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The Logitech “Brio”, A Seriously Cutting-edge 4K HDR Webcam With Biometric Support

by on February 8, 2017
 

Stephan Jukic – February 8, 2017

It would be a bit difficult to argue against Logitech when they say that they’ve released “the best webcam ever” with the new Brio 4K web camera. This device certainly has a lot going for its claim to top spot.

For starters, the Logitech Brio 4K Pro webcam comes with (obviously) 4K UHD resolution. This alone is quite a nice new feature in a webcam though it’s hardly revolutionary or exceptional. What makes the camera and its ultra HD pixel count even more interesting though is the fact that it flows at a fairly smooth 30 frames per second and is further augmented by the inclusion of high dynamic range support when used with select types of devices and PC displays or TV screens acting as PC displays.

According to Logitech, the HDR features of the webcam are available due to a technology called RightLight 3, which is designed to provide high quality image rendering in especially bright or dim light environments, allowing for a much cleaner, sharper and more vibrant video conferencing experience.

Then there are the other goodies of the Logitech Brio. One of these is an infrared sensor for supporting the Windows Hello biometric authentication security system found in Windows 10. The Brio thus can be used as an integral part of your PC’s internal security systems. Furthermore, Logitech has given the Brio a 5x digital zoom and a changeable field of view for multiple conferencing formats. The FOV can be adjusted between 65, 78 and 90 degrees.

The Logitech Brio 4K webcam

For users who don’t want to use the camera in 4K or don’t have a 4K display to make the resolution worthwhile, the Brio also offers 1080p video at 60fps and 720p video at a smooth 90fps.

It’s also worth noting that the HDR aspect of the Brio will be a bit limited in its usability on the consumer market. Some of the first ever PC displays with high dynamic range support and specs have only now begun to emerge and they will make up only a very tiny part of the overall PC screen market for some time to come. Of course, users can also work the Brio with a 4K TV acting as PC display but this too is hardly going to be a typical method of managing video chat and conferencing for most PC users.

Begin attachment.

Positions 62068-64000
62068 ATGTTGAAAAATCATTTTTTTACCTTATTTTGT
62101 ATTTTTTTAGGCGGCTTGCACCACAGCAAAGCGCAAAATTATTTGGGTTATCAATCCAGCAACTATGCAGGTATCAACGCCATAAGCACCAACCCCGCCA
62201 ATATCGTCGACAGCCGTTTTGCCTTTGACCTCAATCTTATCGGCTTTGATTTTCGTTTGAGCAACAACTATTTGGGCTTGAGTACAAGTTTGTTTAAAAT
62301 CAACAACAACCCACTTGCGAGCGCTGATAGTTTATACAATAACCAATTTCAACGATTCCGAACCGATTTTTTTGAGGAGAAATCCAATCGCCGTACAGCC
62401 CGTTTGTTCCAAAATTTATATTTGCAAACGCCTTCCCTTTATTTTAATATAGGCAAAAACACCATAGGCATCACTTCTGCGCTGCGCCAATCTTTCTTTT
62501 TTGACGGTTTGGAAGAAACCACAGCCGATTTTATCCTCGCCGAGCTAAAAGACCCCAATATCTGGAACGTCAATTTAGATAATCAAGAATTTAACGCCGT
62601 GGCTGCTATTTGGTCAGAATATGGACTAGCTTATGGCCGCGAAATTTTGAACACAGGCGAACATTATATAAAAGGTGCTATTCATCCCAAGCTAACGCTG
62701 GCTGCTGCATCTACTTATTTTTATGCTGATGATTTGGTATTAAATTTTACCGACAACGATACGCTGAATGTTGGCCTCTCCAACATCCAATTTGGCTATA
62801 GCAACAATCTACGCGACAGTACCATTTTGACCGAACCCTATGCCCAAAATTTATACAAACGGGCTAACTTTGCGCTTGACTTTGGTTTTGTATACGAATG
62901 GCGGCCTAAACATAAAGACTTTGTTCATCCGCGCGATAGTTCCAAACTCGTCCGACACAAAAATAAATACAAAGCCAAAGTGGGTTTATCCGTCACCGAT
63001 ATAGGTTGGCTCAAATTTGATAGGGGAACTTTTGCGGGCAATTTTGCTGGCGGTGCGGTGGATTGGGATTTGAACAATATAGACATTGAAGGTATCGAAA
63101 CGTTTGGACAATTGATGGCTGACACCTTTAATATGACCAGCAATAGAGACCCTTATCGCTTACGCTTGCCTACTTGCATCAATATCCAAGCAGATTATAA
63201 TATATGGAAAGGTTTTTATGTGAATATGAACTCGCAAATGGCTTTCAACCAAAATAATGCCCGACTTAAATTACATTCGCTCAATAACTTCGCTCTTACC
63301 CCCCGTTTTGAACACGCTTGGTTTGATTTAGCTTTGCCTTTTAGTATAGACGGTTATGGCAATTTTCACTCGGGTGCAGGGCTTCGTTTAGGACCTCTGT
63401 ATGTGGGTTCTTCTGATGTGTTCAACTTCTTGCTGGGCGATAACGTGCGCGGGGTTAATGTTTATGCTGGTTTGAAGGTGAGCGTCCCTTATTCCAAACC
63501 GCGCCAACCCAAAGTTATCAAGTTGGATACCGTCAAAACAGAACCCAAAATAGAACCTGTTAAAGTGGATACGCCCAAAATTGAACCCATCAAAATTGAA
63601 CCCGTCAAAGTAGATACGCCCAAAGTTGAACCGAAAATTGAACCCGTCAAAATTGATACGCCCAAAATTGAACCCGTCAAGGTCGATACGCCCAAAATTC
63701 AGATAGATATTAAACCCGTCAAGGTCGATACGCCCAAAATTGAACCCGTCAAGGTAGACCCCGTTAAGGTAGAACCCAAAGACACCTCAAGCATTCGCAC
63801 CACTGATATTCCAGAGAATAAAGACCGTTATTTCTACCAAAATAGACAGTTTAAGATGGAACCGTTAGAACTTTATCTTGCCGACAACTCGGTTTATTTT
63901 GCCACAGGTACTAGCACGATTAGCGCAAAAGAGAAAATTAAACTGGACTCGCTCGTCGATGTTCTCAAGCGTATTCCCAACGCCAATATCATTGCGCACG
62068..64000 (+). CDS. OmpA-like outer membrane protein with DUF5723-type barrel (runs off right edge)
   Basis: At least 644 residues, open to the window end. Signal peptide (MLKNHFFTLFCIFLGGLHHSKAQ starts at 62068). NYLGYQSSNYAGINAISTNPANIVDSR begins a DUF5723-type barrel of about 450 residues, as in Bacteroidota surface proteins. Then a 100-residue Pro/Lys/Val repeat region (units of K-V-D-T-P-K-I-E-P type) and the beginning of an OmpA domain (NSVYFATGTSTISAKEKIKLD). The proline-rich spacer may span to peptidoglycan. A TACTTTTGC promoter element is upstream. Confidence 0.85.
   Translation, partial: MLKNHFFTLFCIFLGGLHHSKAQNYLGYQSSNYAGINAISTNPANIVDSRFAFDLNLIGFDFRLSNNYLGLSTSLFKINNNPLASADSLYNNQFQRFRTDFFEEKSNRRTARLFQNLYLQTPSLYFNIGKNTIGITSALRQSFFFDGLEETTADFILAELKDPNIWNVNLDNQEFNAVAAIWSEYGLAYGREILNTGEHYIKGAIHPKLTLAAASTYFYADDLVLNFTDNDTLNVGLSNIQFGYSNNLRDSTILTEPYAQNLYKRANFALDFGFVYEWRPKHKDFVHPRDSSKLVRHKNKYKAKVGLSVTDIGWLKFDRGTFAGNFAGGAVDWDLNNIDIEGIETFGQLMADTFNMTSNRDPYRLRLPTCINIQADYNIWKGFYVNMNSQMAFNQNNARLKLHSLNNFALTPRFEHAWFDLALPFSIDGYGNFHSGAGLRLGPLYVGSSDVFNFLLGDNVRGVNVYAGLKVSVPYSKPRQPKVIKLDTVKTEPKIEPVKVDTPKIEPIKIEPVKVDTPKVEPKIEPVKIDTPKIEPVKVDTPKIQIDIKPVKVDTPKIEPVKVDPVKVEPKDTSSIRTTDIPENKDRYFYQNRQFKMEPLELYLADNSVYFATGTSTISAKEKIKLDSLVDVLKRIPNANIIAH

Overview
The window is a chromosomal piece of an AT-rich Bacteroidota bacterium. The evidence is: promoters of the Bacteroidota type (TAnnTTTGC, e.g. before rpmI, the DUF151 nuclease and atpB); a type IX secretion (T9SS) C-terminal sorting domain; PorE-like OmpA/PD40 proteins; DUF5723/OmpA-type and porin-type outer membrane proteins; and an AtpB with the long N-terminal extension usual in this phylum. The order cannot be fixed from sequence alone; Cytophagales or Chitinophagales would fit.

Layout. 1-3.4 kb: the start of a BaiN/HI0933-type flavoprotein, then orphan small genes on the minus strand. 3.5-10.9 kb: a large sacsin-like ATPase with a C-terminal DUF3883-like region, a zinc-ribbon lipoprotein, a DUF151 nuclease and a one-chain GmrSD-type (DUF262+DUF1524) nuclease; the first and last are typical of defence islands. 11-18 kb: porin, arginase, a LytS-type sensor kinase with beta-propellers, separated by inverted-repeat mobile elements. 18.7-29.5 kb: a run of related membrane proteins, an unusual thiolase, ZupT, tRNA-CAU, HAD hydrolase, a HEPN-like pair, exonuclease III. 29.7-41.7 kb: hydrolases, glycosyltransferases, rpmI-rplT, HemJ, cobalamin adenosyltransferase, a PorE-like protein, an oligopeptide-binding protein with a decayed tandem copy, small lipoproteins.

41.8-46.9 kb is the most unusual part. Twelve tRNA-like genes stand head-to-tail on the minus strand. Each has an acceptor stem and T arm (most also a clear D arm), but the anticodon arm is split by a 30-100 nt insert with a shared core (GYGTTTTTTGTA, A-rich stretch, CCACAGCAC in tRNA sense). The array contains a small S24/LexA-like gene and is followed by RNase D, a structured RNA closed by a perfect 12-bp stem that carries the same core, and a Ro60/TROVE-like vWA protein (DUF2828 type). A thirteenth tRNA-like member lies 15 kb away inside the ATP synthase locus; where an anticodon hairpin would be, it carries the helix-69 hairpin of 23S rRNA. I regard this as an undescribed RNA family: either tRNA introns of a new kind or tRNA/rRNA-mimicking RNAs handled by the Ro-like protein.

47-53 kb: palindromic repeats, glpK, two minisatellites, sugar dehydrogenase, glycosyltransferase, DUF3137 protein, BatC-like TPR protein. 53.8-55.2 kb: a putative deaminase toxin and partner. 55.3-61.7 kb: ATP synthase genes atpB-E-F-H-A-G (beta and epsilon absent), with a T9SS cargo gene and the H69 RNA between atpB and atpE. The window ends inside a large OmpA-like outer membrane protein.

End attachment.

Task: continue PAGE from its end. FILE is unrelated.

Samsung's QLED 4K HDR monitors are among the few that offer high dynamic range PC display

Samsung’s QLED 4K HDR monitors are among the few that offer high dynamic range PC display

Then of course there are the price issues with PC displays that offer HDR. The models that are now being unveiled for release in the early months of 2017 mostly cost above $700 and the Brio itself is also not exactly cheap with its $200 price tag. The camera can of course also be used with any sort of ordinary HD PC monitor and a non-HDR 4K monitor but those who want to make use of its most expansive and impressive specs will have to fork over a bit of cash to do so. So too will the people they’re talking too. In other words, while the Brio might be a great webcam for fancier corporate settings and some entertainment uses, it’s not likely to be the first choice of many ordinary PC users, at least for now. Then again, this is a pioneering product and there’s a price to pay for being one of the first of a kind.

Story by 4k.com

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  • Gadgety
    February 13, 2017 at 1:26 am

    Valid points brought up, it’s ahead of the curve. I’m also concerned I’d have to hire someone to apply make up, style my hair, and set the lighting right because this webcam is going to be brutal in uncovering the slightest irregularity and any clogged pores.

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